The convergence of the two biggest stories of Yankees spring training, though few knew it at the time, occurred Feb. 29 on a quiet, muggy morning just after 8:30 at Steinbrenner Field.
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Mariano Rivera, throwing his second side session of camp, fired 34 nearly perfectly placed cutters to bullpen coach Mike Harkey, who hardly moved his glove to catch them.
Among the usual cast -- including Harkey, pitching coach Larry Rothschild and vice president of player personnel Billy Connors -- that watched the morning bullpen sessions was guest instructor Andy Pettitte.
After Rivera threw, he spent several minutes chatting with his former teammate.
"Pitching,'' Rivera said minutes later of the topic of discussion. "Just how many young pitchers we have here.''
Of course, two weeks later, it became clear that wasn't the only topic addressed by the 42-year-old closer, the sport's all-time leader in saves, and the 39-year-old lefthander, the sport's all-time leader in postseason victories.
In the very same bullpen two weeks later, with the morning fog still burning off at 7:30 a.m. March 13, Pettitte threw a covert session in front of general manager Brian Cashman, manager Joe Girardi, team executive Gene Michael and Rothschild.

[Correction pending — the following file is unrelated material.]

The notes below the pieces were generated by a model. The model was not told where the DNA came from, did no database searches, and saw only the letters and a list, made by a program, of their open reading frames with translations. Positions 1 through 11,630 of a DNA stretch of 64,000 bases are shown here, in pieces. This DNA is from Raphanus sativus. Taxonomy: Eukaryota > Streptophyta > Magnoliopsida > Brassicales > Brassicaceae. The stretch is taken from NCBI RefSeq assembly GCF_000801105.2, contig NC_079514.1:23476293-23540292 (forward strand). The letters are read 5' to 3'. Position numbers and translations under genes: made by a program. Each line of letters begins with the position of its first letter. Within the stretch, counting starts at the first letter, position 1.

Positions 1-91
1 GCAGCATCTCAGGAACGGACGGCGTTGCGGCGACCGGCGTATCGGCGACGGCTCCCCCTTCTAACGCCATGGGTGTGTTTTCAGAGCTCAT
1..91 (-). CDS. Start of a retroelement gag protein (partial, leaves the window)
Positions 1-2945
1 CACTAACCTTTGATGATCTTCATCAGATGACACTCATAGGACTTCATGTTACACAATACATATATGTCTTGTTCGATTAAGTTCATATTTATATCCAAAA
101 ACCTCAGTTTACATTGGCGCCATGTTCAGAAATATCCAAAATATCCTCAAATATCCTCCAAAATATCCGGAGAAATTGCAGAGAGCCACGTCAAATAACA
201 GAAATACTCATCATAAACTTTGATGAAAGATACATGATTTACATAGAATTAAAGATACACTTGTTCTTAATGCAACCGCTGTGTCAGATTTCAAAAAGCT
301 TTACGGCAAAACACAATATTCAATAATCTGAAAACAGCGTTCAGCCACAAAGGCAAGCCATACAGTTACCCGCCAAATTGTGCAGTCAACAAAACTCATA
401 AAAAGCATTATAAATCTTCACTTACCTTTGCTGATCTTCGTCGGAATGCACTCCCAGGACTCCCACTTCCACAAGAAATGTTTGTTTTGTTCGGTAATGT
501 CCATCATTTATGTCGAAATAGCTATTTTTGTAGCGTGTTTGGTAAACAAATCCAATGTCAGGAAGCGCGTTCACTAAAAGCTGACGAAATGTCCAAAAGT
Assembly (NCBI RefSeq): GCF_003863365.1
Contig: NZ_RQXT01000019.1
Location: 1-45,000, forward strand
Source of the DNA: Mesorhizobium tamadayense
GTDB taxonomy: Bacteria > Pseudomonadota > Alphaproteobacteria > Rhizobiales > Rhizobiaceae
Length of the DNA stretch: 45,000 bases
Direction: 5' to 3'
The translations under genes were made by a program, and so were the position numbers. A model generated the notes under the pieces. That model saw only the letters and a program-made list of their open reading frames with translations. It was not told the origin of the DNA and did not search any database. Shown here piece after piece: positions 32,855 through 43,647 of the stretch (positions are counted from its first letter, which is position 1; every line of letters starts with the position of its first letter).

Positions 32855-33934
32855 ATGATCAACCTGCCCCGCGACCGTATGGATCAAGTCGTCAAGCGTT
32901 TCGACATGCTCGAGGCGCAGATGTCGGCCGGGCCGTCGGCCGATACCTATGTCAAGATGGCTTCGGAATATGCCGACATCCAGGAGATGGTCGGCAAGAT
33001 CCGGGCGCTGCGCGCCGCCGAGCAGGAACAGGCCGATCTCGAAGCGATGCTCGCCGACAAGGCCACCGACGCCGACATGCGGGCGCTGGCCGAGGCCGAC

Pettitte's stunning comeback announcement would come three days later.
All of which sent reporters scurrying to Rivera, who to that point had been the biggest Yankees story of spring training. He admitted to having pushed Pettitte to return, starting on the morning of Feb. 29, when they chatted in the bullpen.
"I did,'' Rivera said. "Andy can help us big time. It pays for me to say something.''
Whether there will be an intervention for Rivera, or if one is even possible, has yet to be determined.
Last go, Mo? Yes, no . . .
Rivera, entering the final year of his contract, surprised the Yankees by showing up on time; with the team's blessing, the closer has been on his own spring training regimen for years. Immediately after reporting, he engaged in a playful but serious meeting with the media, strongly suggesting this will be his final season.
But he did it without saying so, instead repeating several times that he had made up his mind what he will do after the season, that the decision was tough but irrevocable and that it would be announced on his time frame and no one else's.